"Among its many effects, RomneyCare and its amendments established an independent public authority, the Commonwealth Health Insurance Connector Authority, also known as the Health Connector. It was through the Connector that the residents not eligible for Medicaid receiving the free and almost free network-tiered health care insurance signed up for their insurance (after they applied for and were turned down for Medicaid). Among other roles, the Connector also acted as an insurance broker to offer other (not the same as the free or subsidized insurance) private insurance plans to residents. The Connector continues in an analogous role under PPACA.
"The initial RomneyCare legislation also included tax penalties on residents that failed to obtain an insurance plan, and tax penalties on employers with more than 10 full-time employees that fail to offer an insurance plan to employees. The employer mandate was repealed by the Massachusetts state legislature in 2013, in anticipation of a similar but less stringent mandate in PPACA. (NOTE: The national employer mandate in PPACA was waived by the Obama administration for 2014.) Massachusetts' individual penalty has been replaced by the Federal mandate in PPACA.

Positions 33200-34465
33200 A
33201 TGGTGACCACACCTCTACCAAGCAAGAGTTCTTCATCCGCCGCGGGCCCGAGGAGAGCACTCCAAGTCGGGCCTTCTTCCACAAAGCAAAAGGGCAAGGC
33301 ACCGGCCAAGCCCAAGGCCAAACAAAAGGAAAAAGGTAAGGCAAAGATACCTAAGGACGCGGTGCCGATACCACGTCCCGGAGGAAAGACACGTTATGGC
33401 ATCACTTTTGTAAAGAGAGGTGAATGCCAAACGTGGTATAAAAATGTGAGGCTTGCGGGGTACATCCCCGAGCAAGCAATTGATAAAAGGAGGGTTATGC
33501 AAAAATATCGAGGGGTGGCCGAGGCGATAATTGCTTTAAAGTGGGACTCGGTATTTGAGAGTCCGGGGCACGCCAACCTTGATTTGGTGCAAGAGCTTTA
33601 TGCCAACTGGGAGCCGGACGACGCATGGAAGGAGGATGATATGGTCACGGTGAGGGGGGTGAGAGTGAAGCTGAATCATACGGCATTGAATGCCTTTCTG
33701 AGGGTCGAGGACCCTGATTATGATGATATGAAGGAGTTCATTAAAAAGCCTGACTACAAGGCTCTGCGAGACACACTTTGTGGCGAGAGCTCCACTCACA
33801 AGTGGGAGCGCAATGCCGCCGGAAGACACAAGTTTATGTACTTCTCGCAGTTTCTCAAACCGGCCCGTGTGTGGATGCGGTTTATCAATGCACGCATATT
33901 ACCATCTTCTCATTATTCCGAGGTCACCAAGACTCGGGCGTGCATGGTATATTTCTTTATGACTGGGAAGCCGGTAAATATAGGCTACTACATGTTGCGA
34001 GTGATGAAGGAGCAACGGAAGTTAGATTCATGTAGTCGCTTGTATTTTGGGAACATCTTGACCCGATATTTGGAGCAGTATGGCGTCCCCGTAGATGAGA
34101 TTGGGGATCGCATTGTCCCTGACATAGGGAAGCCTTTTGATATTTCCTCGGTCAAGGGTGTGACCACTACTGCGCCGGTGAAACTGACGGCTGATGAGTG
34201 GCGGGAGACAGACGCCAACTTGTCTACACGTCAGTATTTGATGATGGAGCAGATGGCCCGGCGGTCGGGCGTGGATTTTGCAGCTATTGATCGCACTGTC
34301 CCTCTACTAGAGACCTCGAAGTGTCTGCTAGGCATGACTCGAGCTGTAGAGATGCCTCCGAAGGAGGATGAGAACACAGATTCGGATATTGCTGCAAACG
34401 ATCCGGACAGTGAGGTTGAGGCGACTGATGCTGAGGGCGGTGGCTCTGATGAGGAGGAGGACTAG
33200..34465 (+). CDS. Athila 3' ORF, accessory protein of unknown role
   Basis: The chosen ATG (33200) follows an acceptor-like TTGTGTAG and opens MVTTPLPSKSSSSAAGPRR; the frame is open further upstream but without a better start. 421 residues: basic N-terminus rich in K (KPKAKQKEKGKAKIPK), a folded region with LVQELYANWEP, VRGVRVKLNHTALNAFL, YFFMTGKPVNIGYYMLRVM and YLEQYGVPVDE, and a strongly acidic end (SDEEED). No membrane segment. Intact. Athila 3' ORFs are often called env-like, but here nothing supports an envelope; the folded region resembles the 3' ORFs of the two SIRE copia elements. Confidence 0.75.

"The RomneyCare healthcare insurance reform law was enacted as Chapter 58 of the Acts of 2006 of the Massachusetts General Court; its long form title is An Act Providing Access to Affordable, Quality, Accountable Health Care. In October 2006, January 2007, and November 2007, bills were enacted that amended and made technical corrections to the statute. In 2008 and 2010, much more substantive changes were made to the law, one of the most important of which was to begin an open enrollment period for those receiving subsidized health insurance and anyone buying insurance – even if paying full price – as an individual. The major goal of the 2012 amendment is to introduce price controls on health care itself; it is not directly related to healthcare insurance as are the earlier legislative actions.